Yum! Brands Inc. YUM, -2.35% stock fell 2.4% Wednesday, after the Taco Bell parent reported first-quarter results.

Shares of Royal Caribbean Cruises Ltd. RCL, +6.69% rose 6.7% Wednesday, after the cruise operator reported first-quarter earnings, revenue and net yields that beat expectations.

Hotel operator Hilton Worldwide Holdings Inc. HLT, +6.45% announced first-quarter earnings growth of 16% Wednesday, well above Wall Street forecasts. Share rose 6.5%.

Chip group Qualcomm Inc. QCOM, +0.28% social-gamer Zynga Inc. ZNGA, -2.65% wearables maker FitBit Inc. FIT, +1.70%  and mobile payment group Square Inc. SQ, +1.10%  were scheduled to report Wednesday evening.

Read: Qualcomm short sellers are out in full force ahead of earnings

Check out: Qualcomm earnings, schmernings: Tell us more about the Apple settlement

What are analysts saying?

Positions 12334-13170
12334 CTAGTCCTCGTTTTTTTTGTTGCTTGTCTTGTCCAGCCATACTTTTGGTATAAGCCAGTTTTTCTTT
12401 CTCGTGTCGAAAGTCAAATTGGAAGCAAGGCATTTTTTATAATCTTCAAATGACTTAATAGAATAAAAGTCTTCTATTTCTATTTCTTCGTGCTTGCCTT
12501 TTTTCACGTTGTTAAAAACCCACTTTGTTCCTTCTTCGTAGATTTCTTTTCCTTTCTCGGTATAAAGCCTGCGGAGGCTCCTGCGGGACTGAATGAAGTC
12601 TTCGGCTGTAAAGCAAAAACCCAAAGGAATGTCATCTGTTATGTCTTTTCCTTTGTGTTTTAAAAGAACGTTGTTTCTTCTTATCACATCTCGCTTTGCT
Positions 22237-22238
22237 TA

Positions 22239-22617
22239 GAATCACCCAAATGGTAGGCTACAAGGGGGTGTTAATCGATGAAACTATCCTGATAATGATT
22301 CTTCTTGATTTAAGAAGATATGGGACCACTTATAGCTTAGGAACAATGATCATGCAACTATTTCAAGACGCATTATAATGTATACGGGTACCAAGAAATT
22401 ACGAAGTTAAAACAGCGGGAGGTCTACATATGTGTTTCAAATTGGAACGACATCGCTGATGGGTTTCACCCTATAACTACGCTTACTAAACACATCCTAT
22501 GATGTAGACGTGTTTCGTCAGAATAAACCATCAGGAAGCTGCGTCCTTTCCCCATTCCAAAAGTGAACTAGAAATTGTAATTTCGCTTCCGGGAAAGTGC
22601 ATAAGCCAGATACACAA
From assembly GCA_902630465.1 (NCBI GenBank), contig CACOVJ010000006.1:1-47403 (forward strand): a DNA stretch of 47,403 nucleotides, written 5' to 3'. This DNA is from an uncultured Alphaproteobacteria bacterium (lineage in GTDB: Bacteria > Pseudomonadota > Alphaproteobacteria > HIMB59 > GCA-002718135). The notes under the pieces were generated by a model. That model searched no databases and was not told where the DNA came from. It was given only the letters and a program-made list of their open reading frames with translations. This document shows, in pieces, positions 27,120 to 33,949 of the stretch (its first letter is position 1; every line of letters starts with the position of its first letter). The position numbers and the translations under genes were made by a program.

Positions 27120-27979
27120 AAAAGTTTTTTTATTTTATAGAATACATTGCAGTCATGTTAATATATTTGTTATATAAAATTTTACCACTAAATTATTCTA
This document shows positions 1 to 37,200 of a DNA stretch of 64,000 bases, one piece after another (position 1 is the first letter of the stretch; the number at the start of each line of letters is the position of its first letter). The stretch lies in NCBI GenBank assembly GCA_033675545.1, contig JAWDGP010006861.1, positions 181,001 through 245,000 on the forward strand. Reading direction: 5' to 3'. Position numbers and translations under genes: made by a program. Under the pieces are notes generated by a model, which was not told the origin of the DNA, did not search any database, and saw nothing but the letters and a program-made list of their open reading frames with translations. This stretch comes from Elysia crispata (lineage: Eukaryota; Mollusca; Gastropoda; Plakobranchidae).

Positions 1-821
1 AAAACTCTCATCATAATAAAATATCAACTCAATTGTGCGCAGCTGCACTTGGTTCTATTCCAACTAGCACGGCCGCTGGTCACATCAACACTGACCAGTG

“The feature out of this meeting for investors is the Fed’s economic outlook, which highlights ‘sustained expansion of economic activity’ balanced with a soft global economic picture and “muted inflation pressures,” wrote Jason Pride, chief investment officer of private wealth at Glenmede, in emailed comments.

“With the U.S. economy at or near full employment, the expectation for future rate changes will essentially be a referendum on inflation, which has remained habitually below the Fed’s 2% target this cycle,” he said.

Chris Gaffney, president of the world markets division at TIAA Bank, put the whipsaw market reaction across assets down to an initial overreaction to the Fed’s tweak to IOER (interest on excess reserves), which it lowered.

“Investors took this move as an indicator that the next interest rate move will be a cut in the fed-funds rate. This is what drove the dollar lower and also triggered a drop in interest rates across all maturities of the U.S. Treasury curve,” Gaffney wrote in an email.